Cognitive Bias in IT Decision Making
Logic and objective thinking are hallmarks of any engineering field. IT design and troubleshooting are no exceptions. Computers and networks are systems of logic so we, as humans, have to think in such terms to effectively design and manage these systems. The problem is that the human brain isn’t exactly the most efficient logical processing engine out there. Our logic is often skewed by what are called cognitive biases. These biases take many potential forms, but ultimately they skew our interpretation of information in one way or another. This leaves us believing we are approaching a problem logically, but in reality are operating on a distorted sense of reality.
What am I talking about? Below are some common examples of cognitive biases that I see all the time as a consultant in enterprise environments. This is by no means a comprehensive list. If you want to dig in further, Wikipedia has a great landing page with brief descriptions and links to more comprehensive entries on each.
Anchoring: Anchoring is when we value the information we learn first as the most important, with subsequent learned information having less weight or value. This is common in troubleshooting, where we often see a subset of symptoms before understanding the whole problem. Unless you can evaluate the value of your initial information against subsequent evidence, you’re likely to spin your wheels when trying to figure out why something is not working as intended.
Backfire effect: The backfire effect is what happens when someone further invests into an original idea or hypotheses, even when new evidence is learned that disproves the initial belief. Some might call this pride, but ultimately no one wants to be wrong even if it’s justifiable because all evidence wasn’t available when forming the original opinion or thought. I’ve seen this clearly demonstrated in organizations that have a blame-first culture. Nobody wants to be left holding the bag, so there is more incentive to be right than to solve the problem.
Outcome bias: This bias is our predisposition to judge a decision based on the outcome, rather than how logical of a decision it was at the time it was made. I see this regularly from insecure managers who are looking for reasons for why things went wrong. It plays a big part in blame culture. This can lead to decision paralysis when we are judged by outcomes we can’t control, rather than a methodical way of working through an unknown root cause.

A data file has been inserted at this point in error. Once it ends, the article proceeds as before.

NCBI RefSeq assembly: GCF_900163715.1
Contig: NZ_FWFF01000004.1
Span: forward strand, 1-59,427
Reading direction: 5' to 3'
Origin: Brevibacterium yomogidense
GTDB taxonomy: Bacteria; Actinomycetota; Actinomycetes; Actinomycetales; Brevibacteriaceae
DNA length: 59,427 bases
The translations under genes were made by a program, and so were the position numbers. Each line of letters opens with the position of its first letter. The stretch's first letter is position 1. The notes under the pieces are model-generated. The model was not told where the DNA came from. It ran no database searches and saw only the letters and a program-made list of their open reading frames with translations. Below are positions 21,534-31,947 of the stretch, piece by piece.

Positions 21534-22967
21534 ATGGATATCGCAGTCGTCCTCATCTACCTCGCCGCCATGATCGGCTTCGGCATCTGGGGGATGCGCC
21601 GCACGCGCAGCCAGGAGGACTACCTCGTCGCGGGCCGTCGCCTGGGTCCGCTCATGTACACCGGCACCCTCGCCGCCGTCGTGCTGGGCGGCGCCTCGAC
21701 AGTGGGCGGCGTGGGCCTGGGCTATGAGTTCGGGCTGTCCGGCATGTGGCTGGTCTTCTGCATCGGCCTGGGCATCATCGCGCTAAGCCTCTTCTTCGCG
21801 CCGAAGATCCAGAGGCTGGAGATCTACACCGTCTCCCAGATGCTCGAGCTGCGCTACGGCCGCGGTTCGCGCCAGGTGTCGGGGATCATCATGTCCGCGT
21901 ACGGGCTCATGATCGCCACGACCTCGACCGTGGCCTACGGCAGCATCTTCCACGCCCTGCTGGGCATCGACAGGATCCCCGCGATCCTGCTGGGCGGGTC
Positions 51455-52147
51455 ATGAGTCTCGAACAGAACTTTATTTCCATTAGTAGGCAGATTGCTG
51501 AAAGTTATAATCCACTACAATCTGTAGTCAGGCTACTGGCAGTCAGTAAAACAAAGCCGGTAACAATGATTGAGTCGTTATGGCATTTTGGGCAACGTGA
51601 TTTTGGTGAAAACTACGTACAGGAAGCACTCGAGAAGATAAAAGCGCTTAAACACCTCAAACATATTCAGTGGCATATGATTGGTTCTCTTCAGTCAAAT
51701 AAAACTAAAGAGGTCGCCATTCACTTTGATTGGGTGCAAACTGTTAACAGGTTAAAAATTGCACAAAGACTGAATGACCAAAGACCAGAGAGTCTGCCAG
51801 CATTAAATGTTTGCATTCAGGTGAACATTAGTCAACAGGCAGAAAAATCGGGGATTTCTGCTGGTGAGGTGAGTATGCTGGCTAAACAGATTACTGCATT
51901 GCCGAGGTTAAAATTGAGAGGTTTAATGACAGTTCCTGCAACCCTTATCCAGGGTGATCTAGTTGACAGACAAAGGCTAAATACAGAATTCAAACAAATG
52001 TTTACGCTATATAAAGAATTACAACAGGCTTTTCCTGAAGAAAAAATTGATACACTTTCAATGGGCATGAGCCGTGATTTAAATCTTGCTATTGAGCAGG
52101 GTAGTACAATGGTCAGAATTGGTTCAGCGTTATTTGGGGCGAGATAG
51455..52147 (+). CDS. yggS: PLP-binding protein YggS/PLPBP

Confirmation bias: With confirmation bias, we search for, and ultimately give more weight to, evidence that supports our original hypotheses or belief of the way things should be. This is incredibly common in all areas of life, including IT decision making. It reflects more on our emotional need to be right than any intentional negative trait.
Reactive devaluation: This bias is when someone devalues or dismisses an opinion not on merit, but on the fact that it came from an adversary, or someone you don’t like. I’m sure you’ve seen this one, too. It’s hard to admit when someone you don’t respect is right, but by not doing so, you may be dismissing relative information in your decision-making process.
Triviality/Bike shedding: This occurs when extraordinary attention is applied to an insignificant detail to avoid having to deal with the larger, more complex, or more challenging issue. By deeply engaging in a triviality, we feel like we provide real value to the conversation. The reality is that we expend cycles of energy on things that ultimately don’t need that level of detail applied.
Normalcy bias: This is a refusal to plan for or acknowledge the possibility of outcomes that haven’t happened before. This is common when thinking about DR/BC because we often can’t imagine or process things that have never occurred before. Our brains immediately work to fill in gaps based off our past experiences, leaving us blind to potential outcomes.
I point out the above examples just to demonstrate some of the many cognitive biases that exist in our collective way of processing information. I’m confident that you’ve seen many of them demonstrated yourself, but ultimately, they continue to persist because of the most challenging bias of them all:
Bias blind spot: This is our tendency to see others as more biased than ourselves, and not being able to identify as many cognitive biases in our own actions and decision making. It’s the main reason many of these persist even after we learn about them. Biases are often easy to identify when others demonstrate them, but we often can’t see our own biases when our thinking is being impacted by a bias like those above. The only way to identify our own biases is through an honest and self-reflective post mortem of decision making, looking specifically for areas where our bias impacted our view of reality.
Even in a world dominated by objectivity and logical thinking, cognitive biases can be found everywhere. It’s just one of the oddities of the human condition. And bias affects everyone, regardless of intent. If you’ve read the list above and have identified a bias that you’ve fallen for, there’s nothing to be ashamed of. The best minds in the world have the same flaws. The only way to overcome these biases is to inform yourself of them, identify which ones you typically fall prey to, and actively work against those biases when trying to approach a subject objectively. It’s not the mere presence of bias that is a problem. Rather, it’s the lack of awareness of bias that leads people to incorrect decision making.